Monday , May 28, 2018

Wenceslao: Chinese Imperialism

I AM glad that militants are stepping up their protest actions against Chinese activities in islands and reefs in the West Philippines Sea that are rightly ours. That rally in front of the Chinese consulate in Manila last Saturday should not be a one-and-done initiative. If the Duterte administration is hesitant to put China to task for its activities, then the people should.

I understand the initial dilemma of the revolutionary left with regards to its dealing with China. The ideology of the Communist Party of the Philippines (CPP) is Leninism-Marxism-Maoism and its cadres have long been steeped in Chinese Marxist literature, especially Mao Zedong’s teachings. Activists in the past were so enamored with China six of them hijacked a plane to that country decades ago.

For the younger generation, I am referring to that incident in March 1971 when six student activists from the Mindanao State University hijacked a Philippine Airlines (PAL) plane that was bound from Cebu to Davao and then ordered the pilot to head for Beijing. The six—Glen Rosauro, Edgardo Tigulo, Domingo Baskiñas, Edgardo Mausisa, Daniel Lobitaña and Fructuoso Chua had wanted to learn from the Chinese the theory and science of revolution. They ended up experiencing Chinese efforts at socialist construction as a declared socialist country.

Fast forward more than four decades and we are seeing a China far different from what the great Mao Zedong had conceived. Marxists do not consider it as a socialist country but a capitalist one. Some of them even concede that China has become an imperialist power run by the Chinese Communist Party (CCP). In this sense, it has become no different from the older imperialist power, the United States of America.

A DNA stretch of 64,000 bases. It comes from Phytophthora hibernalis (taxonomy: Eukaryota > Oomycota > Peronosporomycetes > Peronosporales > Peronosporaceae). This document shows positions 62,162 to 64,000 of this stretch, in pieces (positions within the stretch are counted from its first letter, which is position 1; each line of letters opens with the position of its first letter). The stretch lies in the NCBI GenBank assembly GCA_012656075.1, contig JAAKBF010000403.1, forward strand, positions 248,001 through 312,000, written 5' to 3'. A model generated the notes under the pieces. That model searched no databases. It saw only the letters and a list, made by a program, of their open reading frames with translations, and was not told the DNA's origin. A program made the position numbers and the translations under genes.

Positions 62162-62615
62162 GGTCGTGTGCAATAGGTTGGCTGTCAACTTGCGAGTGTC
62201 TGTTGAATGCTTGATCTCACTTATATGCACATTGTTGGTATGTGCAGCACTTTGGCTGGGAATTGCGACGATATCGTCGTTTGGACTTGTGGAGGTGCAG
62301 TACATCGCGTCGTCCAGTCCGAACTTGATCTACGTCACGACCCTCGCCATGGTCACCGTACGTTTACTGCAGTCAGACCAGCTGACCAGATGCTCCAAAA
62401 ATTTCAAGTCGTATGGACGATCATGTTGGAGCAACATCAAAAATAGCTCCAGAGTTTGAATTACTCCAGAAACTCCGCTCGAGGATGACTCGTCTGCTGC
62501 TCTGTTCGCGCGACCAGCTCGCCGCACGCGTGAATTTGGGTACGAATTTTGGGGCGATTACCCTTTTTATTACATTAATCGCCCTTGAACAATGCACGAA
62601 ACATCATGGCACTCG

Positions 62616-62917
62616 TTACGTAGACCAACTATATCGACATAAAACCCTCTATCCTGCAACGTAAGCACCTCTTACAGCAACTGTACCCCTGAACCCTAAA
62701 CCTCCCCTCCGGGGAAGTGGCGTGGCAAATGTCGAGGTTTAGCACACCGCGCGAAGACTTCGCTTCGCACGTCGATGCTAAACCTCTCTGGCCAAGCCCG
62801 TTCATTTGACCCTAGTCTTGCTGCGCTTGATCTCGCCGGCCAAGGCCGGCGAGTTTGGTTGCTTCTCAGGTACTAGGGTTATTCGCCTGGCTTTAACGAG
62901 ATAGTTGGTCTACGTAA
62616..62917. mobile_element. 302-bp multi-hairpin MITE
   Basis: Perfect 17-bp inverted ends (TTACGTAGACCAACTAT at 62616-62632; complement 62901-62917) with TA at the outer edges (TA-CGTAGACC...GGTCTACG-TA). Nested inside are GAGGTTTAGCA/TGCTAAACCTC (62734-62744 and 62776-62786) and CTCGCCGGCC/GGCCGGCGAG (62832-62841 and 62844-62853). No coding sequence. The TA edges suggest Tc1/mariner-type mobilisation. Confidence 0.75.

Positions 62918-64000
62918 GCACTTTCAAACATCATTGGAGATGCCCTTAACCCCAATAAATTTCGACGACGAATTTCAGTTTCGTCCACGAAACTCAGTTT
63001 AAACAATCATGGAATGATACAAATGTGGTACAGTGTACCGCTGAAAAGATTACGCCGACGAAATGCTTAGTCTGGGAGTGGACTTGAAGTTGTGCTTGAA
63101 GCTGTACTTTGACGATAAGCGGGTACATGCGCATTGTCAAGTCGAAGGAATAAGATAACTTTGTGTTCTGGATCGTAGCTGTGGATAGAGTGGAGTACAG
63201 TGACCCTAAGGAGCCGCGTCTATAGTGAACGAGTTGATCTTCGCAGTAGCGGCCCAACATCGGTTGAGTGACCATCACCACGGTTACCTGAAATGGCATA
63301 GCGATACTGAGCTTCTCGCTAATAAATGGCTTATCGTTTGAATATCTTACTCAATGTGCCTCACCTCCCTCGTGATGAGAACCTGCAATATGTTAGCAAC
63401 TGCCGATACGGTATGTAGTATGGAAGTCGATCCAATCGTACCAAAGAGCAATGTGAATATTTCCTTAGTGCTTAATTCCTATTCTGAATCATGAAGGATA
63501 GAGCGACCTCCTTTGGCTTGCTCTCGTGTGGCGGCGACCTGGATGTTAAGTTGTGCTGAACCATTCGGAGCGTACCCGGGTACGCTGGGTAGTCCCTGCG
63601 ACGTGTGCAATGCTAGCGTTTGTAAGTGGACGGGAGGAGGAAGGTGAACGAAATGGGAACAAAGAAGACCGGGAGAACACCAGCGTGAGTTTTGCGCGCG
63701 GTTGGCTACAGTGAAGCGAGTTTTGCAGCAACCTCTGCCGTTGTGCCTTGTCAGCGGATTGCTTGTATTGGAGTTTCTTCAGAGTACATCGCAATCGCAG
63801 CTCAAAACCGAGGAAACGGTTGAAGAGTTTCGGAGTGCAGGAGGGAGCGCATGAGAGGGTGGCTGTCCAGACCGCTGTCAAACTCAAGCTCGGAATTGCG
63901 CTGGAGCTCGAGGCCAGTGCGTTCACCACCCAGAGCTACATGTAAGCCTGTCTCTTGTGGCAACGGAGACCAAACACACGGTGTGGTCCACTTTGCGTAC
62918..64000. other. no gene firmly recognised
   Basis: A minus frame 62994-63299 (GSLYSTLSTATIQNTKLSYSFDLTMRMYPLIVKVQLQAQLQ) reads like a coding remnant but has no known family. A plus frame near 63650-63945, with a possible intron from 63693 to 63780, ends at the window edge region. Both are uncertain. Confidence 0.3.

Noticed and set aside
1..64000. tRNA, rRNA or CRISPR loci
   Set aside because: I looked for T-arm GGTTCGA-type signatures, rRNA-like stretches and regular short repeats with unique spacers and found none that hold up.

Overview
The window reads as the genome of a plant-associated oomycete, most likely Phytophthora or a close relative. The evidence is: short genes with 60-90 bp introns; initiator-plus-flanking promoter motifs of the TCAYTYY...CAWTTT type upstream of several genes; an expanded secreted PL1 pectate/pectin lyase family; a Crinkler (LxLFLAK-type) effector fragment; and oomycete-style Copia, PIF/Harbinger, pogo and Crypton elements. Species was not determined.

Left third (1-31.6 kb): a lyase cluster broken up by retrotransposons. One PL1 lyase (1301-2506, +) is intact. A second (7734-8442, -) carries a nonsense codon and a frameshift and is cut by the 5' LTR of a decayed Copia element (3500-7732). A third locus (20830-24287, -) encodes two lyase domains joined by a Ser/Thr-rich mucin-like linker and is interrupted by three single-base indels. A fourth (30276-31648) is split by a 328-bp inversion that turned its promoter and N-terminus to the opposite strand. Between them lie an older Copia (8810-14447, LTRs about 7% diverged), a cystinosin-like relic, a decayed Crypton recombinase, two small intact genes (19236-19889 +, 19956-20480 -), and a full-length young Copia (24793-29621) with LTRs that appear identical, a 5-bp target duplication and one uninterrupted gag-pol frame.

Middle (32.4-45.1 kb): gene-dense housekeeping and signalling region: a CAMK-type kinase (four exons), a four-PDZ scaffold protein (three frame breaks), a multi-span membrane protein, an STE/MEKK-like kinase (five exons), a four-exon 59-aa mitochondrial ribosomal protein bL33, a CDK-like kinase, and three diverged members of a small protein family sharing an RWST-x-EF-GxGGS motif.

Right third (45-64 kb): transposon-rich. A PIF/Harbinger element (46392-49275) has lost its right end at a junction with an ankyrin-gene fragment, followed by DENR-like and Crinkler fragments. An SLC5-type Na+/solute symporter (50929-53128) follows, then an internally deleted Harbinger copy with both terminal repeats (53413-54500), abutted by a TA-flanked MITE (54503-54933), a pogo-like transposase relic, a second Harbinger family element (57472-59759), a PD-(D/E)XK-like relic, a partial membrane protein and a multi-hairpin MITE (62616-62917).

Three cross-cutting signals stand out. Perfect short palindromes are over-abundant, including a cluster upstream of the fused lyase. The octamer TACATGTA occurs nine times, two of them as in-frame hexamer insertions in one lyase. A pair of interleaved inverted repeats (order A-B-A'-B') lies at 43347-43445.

Filipino activists have long focused on US imperialism, convinced that the country is its neo-colony, thus the seemingly unchanging linkage of US imperialism with whoever is president of the country—US-Marcos dictatorship, US-Aquino (Cory) regime, US-Ramos regime, US-Estrada regime, US-Arroyo regime, US-Aquino (Noynoy) regime and finally, US-Duterte regime.

But while China may not have achieved a level of control over the Philippines’ socio-economic and political life like that of the US, it’s threat to Philippine sovereignty over our territories in the West Philippine Sea is more apparent to majority of Filipinos than whatever US imperialism is doing to the country. Thus the activists dilemma on how to treat China’s actions without supporting the cause of US imperialism here.

For them, US imperialism remains to be the main enemy. But they could not also downplay the Chinese’s own imperialist designs in the country, which the Duterte administration seems to be encouraging (the loans China is offering could give it a modicum of influence on our governance and economy).

The revolutionary left actually became an accomplice of the Duterte government in that regard when the peace talks were on, thus the seeming reluctance to attack China. With the tactical alliance with the Duterte government now out, we expect the activists to be more critical of Chinese “imperialism.”